O’er all tho imps of Donerale.
May the Inquisition straight impale,
The vapparees of Donerale—
May curse of Sodom now prevail,
And sink to ashes Donerale.
May Charon’s boat triumphant sail,
Completely man’d fi'om Donerale;
Oh! may my couplet never fall
To find new curses for Donerale.
And may grim Plato’s inner goal.
Forever groan with Donerale.
JV HTJ J 5 AT hlltCrFlD CITY.
CURIOUS DISCOVERIES MADE WHILE DIG
GING A CANAL TO CONNECT LAKES
EUSTIS AND DORA, FLORIDA.
The following very interesting story
of the discovery of a submerged city
or town belonging to centuries long
past, we find in the Travares Herald
of last week:
For the past six months the work
of digging the canal to connect Lakes
Eustis and Pore, in order to open up
the more southern lakes of the “Great
Lake Region of Florida,” has been
prosecuted by St. Clair Abrams &
Summerlin near Tavares. The work
was undertaken and prosecuted in
the interests. of commerce and the
development of this portion of the
peninsula of Florida. The history
of the first digging ; the subsequent
damning of the waters of Lake Dora,
and the further prosecution of the
work has already been given in previ
ous issues of the Herald. The work,
which was undertaken, however,
with the view only of opening the
channel between two of the larger
lakes in the great chain of lakes
which form the headwaters of the
Oeklawaha river, has, in the comple
tion of the work opened up to
science a chapter in the history of
Florida as yet unthought of and un
written. A careful survey of the
levels o: the waters in the two lakes
last.November revealed the-f. ct that
Lake Dora was nearly four feet higher
than Lake Eustis, into which its
day by Mr. Sprott, who promises to
use his best endeavors ’to secure, if
possible, more of these submerged
curiosities. There are several theo
ries by the “knowing ones” to ac
count for this submerged building, or
fortification. Some think a large
house or fortification has gone down
in a sink, such as has<boen known of
in Florida, but the topography of
the country around would seem to
contradict such a surmise, as the
land is high and rolling, and no de
pression exists to warrant the belief
that the ground has ever been sub
jected to a caving in of any portion
of the surrounding country, or this
particular spot. About three-fourths
of a mile east of the present channel
between the two lakes is a natural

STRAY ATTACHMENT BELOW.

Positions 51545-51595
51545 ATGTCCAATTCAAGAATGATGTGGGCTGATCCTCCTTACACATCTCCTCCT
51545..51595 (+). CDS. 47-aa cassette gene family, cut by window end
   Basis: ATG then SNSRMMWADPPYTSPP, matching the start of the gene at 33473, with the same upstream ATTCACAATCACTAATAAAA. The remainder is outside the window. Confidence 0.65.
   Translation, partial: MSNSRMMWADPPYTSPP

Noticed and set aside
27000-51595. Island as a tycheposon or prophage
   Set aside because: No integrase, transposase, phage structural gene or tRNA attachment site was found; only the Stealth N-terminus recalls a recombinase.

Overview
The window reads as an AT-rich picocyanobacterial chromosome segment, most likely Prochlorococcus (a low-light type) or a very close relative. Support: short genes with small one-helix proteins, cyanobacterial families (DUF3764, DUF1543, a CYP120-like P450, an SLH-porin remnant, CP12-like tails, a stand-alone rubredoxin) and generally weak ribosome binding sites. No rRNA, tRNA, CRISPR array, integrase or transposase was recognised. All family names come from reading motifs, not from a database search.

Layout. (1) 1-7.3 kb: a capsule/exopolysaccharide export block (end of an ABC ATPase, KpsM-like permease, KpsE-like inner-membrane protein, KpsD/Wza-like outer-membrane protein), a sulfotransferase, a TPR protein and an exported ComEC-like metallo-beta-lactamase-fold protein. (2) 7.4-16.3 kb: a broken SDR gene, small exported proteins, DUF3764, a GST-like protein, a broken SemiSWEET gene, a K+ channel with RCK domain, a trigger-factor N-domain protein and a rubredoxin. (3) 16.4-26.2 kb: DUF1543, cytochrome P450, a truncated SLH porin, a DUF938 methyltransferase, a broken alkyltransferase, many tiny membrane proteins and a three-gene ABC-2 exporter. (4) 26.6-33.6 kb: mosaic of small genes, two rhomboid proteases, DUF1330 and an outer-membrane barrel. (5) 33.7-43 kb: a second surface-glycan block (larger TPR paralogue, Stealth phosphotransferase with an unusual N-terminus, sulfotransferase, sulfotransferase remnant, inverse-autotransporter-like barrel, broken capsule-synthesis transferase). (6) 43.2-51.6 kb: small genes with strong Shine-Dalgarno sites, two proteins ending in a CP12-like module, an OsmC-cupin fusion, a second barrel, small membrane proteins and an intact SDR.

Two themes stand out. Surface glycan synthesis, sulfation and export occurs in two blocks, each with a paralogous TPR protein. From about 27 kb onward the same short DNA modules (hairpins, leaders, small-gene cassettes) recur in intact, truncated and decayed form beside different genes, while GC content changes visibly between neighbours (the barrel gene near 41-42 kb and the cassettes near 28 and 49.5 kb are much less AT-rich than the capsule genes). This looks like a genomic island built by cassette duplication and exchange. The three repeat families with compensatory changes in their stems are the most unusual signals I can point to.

depression with a bay head on either
end (although the ridge between is
several feet higher) which some think
was the old channel of the river be
tween the two lakes, and the gradual
filling up of this old river bed forced
Lake Dora to find a new outlet in its
present channel, which is now the
lowest land between the lakes. This
would seem to be the correct'theory,
as the discovery of the mound and
wall, which may have sunk some
what from the action of the water on
its base, is about on a level of tho
present ordinary high wate£ mark
of Lake Eustis, the more northern
of the two lakes and the last in the
chain before the Oeklawaha proper
begins. Further investigations will
waters emptied. The northern mar- be made as soon as practicable into
gin of Lake Dora for nearly a mile j the sunken mound, for the purpose
on either side of the opening through 1 °f ascertaining, if possible, what is
which it discharges its waters into
the rivulet between it and Lake
Eustis was a knoll about six feet
high and from ten to forty feet wide,
on which grew large pine, hickory
and magnolia trees, while the decayed
stumps of older trees that had fallen
duriug past centuries, attested the
fact of the great age of the natural
barrier which kept back the waters
into Lakes Dora, Orleton and Apop
ka. The second cutting of the canal
was finished l^st week, under the j
supervision of Mr. T. H. Sprott,!
who has been from tho commence- j mules 132,078, an increase « f 51 per
meut one of the foremen of tho work. working oxen 50,026, a dtcres-e
At the outlet of L»ke Dora the »an<l i f 8 .' ,er c «“-i .™' ch ■*" 315,073,
, , , , . . , , , Ian increase ot 15 per oent • other
bar had already been cut to the depth j Clit u e 544,812, an increase of 32 per
of nearly or quite three feet on the I cent,.; sheep 527,589, an increase "of
previous digging, and was dug about' per cent.; swine 1471,033, an in-
really now hidden by the waters of
Lake Dora. A spear head of mot
tled flint, five and a half inches long
by one and a quarter inches wide,
nicely finished, is now to be seen at
the Herald office, which was taken
from the top of the sand mound, and
about four feet below the water level
of the lake.
In the State of Georgia, as the
compilation of the census report
shows, the live stock on farms June
1, 1880, was horses 198,520, an in